A “board of inquiry” was convened to consider the retirement status of Stanley Weber from the PHS Commissioned Corps. According to a letter sent to Senator Steve Daines (R-MT), “The Corps is requesting to change the characterization of CAPT (ret.) Weber’s service to reflect an ‘other than honorable’ discharge, which would stop him from collecting any entitlements.”
While that process resulted in denying a former federal employee a pension, if he had worked for a different agency, chances are he would have continued to receive his federal employee pension regardless of the crimes that had been committed unless the crimes concerned a national security issue such as treason.
Fallout from Weber Case: Will Federal Employee Pensions be Impacted?
As a result of the Weber case, two Republican members of Congress have introduced a bill to prevent former federal employees convicted of child molestation from receiving a federal employee pension.
Senator Steve Daines of Montana introduced similar bills in 2019 and 2021 that both never became law. Tennessee Congressman Andy Ogles has now introduced the Daines’ bill in the House. The bill was the result of the Stanley Patrick Weber case.
Senator Daines said in a statement, “Even after being convicted of sexually abusing children, Weber was collecting a government pension—this is absurd. It’s past time we pass my bill to fix this flawed system.”
He was also quoted as noting, “It’s ridiculous Weber was able to collect a government pension after being convicted, especially since he was ‘allowed to continue unspeakable abuse of young Montanans for years while IHS turned a blind eye.'”
Tennessee Congressman Andy Ogles was also quoted in the press release: “There are few things more heinous than the sexual abuse of a child, and yet, these crimes often receive a slap on the wrist in comparison to the havoc they wreak on their victims. Under current law, federal employees who are found guilty of molesting children are still able to receive their federal, taxpayer-funded pensions.”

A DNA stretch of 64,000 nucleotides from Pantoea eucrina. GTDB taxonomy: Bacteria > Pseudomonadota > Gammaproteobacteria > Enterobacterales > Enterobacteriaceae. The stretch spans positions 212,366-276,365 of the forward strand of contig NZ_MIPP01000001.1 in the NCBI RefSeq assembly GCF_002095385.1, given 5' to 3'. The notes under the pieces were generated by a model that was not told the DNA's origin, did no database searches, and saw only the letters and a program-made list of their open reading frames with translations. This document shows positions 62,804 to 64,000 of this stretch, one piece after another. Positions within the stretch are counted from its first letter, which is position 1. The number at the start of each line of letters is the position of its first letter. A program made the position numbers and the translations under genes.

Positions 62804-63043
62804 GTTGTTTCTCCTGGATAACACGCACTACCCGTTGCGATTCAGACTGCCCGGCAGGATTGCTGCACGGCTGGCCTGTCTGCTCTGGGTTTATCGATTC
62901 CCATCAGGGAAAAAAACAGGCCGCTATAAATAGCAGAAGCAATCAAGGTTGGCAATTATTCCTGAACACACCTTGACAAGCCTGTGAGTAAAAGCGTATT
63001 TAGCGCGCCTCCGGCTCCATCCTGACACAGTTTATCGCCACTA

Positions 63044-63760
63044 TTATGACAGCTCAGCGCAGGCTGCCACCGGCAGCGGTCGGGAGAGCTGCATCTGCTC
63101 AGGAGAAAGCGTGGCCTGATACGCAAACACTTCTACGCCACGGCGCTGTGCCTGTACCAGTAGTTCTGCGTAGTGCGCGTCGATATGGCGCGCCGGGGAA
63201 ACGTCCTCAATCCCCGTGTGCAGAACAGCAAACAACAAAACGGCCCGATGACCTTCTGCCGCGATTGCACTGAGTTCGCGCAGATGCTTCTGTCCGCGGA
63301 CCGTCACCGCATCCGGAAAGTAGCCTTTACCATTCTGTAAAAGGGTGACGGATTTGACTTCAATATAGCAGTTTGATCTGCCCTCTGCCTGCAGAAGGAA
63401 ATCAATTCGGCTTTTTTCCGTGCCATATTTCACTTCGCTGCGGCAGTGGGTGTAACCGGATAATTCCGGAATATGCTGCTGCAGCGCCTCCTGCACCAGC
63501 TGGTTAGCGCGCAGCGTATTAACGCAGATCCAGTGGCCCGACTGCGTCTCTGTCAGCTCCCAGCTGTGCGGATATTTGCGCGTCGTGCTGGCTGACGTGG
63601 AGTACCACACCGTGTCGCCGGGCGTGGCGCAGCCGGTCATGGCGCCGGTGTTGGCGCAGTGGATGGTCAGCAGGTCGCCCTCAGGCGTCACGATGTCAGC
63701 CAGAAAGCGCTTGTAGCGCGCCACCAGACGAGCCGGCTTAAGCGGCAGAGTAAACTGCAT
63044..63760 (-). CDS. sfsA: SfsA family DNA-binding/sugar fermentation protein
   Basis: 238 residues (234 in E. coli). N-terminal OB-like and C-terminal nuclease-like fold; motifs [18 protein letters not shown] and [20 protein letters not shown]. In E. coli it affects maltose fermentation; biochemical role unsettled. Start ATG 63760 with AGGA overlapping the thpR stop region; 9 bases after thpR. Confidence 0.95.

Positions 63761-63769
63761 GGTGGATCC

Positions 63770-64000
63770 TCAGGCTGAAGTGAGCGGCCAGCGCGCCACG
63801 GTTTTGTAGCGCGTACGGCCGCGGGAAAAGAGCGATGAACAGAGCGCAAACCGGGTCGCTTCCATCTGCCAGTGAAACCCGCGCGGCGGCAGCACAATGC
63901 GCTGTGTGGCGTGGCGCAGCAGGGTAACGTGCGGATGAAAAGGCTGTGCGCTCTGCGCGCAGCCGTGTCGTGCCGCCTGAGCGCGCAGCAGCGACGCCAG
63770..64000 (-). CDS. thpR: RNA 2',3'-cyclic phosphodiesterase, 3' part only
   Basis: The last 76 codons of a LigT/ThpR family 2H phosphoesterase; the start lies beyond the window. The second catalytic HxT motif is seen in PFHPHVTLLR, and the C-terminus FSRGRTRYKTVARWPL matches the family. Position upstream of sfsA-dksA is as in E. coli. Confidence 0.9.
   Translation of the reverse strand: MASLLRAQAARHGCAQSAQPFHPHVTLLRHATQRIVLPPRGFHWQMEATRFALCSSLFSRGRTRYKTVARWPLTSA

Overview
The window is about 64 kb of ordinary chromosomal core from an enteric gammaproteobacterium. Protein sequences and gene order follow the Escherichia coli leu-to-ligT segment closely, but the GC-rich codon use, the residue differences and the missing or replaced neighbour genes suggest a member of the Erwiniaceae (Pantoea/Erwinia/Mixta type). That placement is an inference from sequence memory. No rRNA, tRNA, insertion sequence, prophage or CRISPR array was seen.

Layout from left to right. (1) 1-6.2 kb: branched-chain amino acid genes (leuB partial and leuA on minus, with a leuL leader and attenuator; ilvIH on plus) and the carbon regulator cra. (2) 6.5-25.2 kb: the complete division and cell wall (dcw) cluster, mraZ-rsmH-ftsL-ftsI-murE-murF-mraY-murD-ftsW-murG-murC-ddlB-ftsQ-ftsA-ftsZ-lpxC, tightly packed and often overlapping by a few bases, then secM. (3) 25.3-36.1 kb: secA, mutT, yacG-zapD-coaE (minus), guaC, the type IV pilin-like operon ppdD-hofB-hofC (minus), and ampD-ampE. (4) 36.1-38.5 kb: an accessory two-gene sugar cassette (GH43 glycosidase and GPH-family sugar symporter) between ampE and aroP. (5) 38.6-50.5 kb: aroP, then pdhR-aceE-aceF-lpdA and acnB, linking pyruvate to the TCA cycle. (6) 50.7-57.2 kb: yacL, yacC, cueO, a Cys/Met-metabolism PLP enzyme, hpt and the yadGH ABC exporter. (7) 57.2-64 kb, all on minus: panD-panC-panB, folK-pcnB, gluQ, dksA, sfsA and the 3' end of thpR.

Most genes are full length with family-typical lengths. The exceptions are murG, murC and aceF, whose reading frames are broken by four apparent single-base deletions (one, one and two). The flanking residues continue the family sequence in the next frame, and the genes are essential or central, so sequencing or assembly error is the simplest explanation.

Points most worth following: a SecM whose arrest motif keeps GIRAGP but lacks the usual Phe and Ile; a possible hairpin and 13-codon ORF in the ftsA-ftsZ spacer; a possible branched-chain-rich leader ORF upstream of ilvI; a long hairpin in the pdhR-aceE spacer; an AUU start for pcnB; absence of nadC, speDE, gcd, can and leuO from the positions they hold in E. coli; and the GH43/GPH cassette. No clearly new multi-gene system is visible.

Will This Bill Pass in Congress?
Federal employees have an interest in any proposals that may impact their future retirement income. We can safely presume very few retired federal employees would also be convicted child molesters.
Previous bills on this same subject have been introduced in Congress for the same rationale underlying the current bill. They did not become law.
It is always hard to introduce and pass a new law. A cynic might note that in this case there is an additional reason for Congress not to pass the law: The new restrictions might also apply to former Congressional representatives.
While the Weber case is particularly disturbing and undoubtedly had a negative impact on the lives of many young boys, that may not be enough to arouse the interest of Congress. There do not appear to be any additional reasons to see how this bill would become law when it has not previously passed.